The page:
Recent high-profile deaths of black people at the hands of police have put discussions of racism and bias squarely at the center of the presidential race. During the first presidential debate, the moderator, Lester Holt, asked Hillary Clinton if she believed that police are “implicitly biased against black people,” to which Clinton responded, “Implicit bias is a problem for everyone, not just police.”
During the vice presidential debate, the topic of bias and policing was raised again. “Enough of this seeking every opportunity to demean law enforcement broadly by making the accusation of implicit bias whenever tragedy happens,” said Republican Vice Presidential candidate Mike Pence.
But the highly visible election debate platforms are not the only spaces where the role of implicit bias is being discussed publicly. Last year, Justice Anthony Kennedy recognized the way in which “unconscious prejudice” contributes to inequality in a landmark decision involving the Fair Housing Act. FBI Director James Comey publicly acknowledged the overwhelming research demonstrating the presence of widespread unconscious biases and the way in which these biases may manifest in policing.
In the aftermath of the presidential debate, many were too quick to claim that Clinton meant all Americans are secretly racist. This is not true.
The effects of implicit bias are issues that impact all Americans, regardless of race. But bias is not simply another word for racism and — if we want progress on issues of race — we must be careful not to conflate the two, instead understanding their relationship with and to each other.
Bias represents an association between things. Everyone forms associations, a process that is simply part of being human. “Implicit” refers to associations that are not fully conscious. We could not survive if all our decisions were completely subject to the conscious mind, and so the brain has evolved to look for shortcuts. Simply put, implicit bias is the “mind’s way of making uncontrolled and automatic associations between two concepts very quickly.”
The associations the unconscious mind makes are largely formed by our environment‚ society, and culture. Through movies, music, news, and many cultural and social sources, our society has paired images of black people with drugs and guns. It does not matter to the unconscious that empirically and statistically black people do not use drugs at a rate any higher than their white counterparts. Facts are not necessary for implicit bias. The mere presence of cultural stereotypes between blackness and criminality will suffice. Research by social scientist Jennifer Eberhardt from Stanford has shown that when people are exposed to a black face in an image, they more easily and quickly identify a gun, even without their conscious awareness.
Even if the conscious mind rejects racism, the unconscious may still hold biases. We may think of ourselves as fair people, but our biases can undermine our conscious desire for fairness. Yet this is not insurmountable.
Understanding the role of implicit bias in our national psyche affects all Americans. Having public conversations about implicit bias, including during our presidential and vice-presidential debates, is both powerful and promising, because understanding the role of racism — specifically racism tied to blackness — affects all Americans, not only blacks and whites.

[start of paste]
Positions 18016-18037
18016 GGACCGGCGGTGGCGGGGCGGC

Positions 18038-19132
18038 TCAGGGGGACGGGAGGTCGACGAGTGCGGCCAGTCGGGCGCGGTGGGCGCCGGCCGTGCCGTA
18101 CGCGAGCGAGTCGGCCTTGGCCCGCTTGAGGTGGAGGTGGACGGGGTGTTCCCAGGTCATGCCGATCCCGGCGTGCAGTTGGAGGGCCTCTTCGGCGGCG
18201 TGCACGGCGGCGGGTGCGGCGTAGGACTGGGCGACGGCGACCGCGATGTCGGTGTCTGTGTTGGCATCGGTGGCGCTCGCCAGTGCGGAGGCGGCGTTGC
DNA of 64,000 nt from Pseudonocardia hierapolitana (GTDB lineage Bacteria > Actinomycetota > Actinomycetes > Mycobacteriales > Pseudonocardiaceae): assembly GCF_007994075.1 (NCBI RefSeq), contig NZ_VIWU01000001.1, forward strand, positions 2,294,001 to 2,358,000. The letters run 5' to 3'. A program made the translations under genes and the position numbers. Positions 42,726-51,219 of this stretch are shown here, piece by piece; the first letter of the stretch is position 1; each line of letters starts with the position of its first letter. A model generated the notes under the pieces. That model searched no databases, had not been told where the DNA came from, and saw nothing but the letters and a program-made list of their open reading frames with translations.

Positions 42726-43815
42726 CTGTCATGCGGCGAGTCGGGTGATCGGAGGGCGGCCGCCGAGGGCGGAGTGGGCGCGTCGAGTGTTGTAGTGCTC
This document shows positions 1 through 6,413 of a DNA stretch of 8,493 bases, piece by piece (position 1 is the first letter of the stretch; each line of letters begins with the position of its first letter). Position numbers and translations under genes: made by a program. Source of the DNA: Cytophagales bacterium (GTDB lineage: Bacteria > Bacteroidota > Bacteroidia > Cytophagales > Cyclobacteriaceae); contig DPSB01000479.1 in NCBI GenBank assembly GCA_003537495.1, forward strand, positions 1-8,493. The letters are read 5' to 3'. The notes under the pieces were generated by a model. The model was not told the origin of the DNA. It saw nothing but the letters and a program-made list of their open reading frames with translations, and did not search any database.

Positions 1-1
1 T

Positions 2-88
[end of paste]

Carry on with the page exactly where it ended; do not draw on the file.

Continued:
Neuroscience is clear: bias is part of being human. History and biology are also clear: race is socially constructed. While bias may be natural, the outcomes from bias against black people in our country are singularly destructive and have been proven to shorten and take life. Failing to admit and understand how bias affects us stunts our ability to make progress.
There are things we can do to lessen bias: knowledge and training are crucial steps. There are also things we can do to tackle the reality of racism: leadership and scholarship can help.
But we need more. We have to name it, and we have to talk about it, and we also have to truly reckon with it.
Examining the specific, historic, and dynamic role of racism in our society will allow us to recognize how we exclude – and offer the possibility of learning how to include. Dr. Eberhardt’s research shows that it is crucial to “help people become aware of the unconscious ways race operates. If you combine that with other things, there is hope.”
Anti-blackness has been written into the history of who belongs in this country. But it does not have to be. Knowledge, training, and scholarship can lay the groundwork for dismantling the fault lines of injustice and discrimination at the foundation of this nation. But the onus is on all of us.
The effects of racism from our collective bias affect our entire country. We as a nation must acknowledge this reality, and understanding implicit bias can be an important — and empirically measured — method to help us understand the socially-constructed reality of racism. The road to recovery starts with admitting that there is a problem, even when it exists at the unconscious level, and the road to reckoning starts with a willingness to change — as a society, as a culture, and as a nation.
john a. powell is the Director of the Haas Institute for a Fair and Inclusive Society, which brings together researchers and scholars, community partners, strategic communicators, and policymakers to identify and eliminate the barriers to an inclusive, just, and sustainable society and to create transformative change toward a more equitable world. john is a Professor of Law and Professor of African American Studies and Ethnic Studies at UC Berkeley and holds the Robert D. Haas Chancellor’s Chair in Equity and Inclusion.